needed. They take as a long-range goal
the establishment of a student seat on
the executive committee-a goal that
LSA-SG has been pursuing for the last
couple of years. It is wishful thinking
but they approach the issue with the
proper perspective. Their main goal is
the education of students concerning
crucial issues, such as the code, and
they see their role as advocates of the
student interest within LSA.
They view as fundamental the
existence of a student body and would
undoubtedly push for any opportunities
for greater student involvement. Both
Tear and Brown have experience
working with University officials and
their realistic goals reflect this ex-
perience within the system.
Their opponents Greg De Graff and
Doug Mikatarian of Students Proud of
Campus Knowledge suffer from a lack
of knowledge concerning the basic
workings of the school of LSA. When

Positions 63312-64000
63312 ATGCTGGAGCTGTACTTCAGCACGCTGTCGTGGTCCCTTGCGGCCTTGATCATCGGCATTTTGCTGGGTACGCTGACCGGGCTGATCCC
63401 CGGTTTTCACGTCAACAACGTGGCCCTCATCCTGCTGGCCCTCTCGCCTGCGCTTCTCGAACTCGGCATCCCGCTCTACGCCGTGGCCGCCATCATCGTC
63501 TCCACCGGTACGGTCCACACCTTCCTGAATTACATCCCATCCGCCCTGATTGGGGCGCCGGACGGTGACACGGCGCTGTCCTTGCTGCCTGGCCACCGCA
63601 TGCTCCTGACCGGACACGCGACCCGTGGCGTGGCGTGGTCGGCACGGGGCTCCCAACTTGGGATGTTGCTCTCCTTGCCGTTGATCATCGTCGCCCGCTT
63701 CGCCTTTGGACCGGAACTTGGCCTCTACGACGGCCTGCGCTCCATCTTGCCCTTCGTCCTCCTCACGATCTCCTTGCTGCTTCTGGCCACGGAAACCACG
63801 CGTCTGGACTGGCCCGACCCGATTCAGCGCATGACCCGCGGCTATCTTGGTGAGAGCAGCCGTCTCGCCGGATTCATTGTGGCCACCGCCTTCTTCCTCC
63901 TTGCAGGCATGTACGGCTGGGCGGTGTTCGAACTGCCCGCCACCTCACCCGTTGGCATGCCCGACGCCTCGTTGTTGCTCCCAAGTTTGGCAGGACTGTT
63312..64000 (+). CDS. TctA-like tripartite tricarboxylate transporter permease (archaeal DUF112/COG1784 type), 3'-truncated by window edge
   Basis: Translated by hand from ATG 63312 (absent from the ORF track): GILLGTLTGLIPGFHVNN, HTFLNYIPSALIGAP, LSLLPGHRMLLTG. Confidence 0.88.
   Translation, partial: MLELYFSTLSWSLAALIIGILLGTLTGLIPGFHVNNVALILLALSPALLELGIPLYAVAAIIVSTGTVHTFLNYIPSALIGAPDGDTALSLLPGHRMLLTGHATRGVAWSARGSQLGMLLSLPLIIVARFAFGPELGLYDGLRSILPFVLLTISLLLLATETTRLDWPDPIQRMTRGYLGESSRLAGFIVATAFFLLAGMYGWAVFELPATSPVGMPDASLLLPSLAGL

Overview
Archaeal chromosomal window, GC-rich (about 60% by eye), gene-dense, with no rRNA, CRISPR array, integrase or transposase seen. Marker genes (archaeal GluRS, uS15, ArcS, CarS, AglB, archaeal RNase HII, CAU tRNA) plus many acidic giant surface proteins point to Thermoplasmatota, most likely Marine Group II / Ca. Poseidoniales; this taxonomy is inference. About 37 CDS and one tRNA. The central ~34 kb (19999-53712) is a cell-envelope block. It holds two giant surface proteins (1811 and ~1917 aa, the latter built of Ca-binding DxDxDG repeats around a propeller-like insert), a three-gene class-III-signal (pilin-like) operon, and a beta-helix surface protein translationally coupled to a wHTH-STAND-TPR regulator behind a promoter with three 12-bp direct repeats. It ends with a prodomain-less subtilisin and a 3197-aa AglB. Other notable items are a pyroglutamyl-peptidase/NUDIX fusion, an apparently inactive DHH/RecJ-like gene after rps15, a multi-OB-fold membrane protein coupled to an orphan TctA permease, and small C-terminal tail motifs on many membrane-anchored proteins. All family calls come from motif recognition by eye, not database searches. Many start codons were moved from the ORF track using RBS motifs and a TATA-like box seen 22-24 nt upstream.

pressed, De Graff was unable to pin-
point specific problems within the
current government or layout concrete
goals for working to improve services
nnrA fani14tiac umithin +hna nhan1 Thn

would do if 'elected. He speaks of
publicizing the government more and
setting up forums for the debate of
issues of interest to students-both of
which are worthwhile goals-but has
no ideas concerning the more fun-
damental issues facing the gover-
The Joint Faculty-Student Policies
Committee has taken steps calling for
professors to issue syllabi, clearly
define class requirements, and provide
ample notification of test dates. Tear
and Brown recognize that these
guidelines are undeniably beneficial to
students and are well within the scope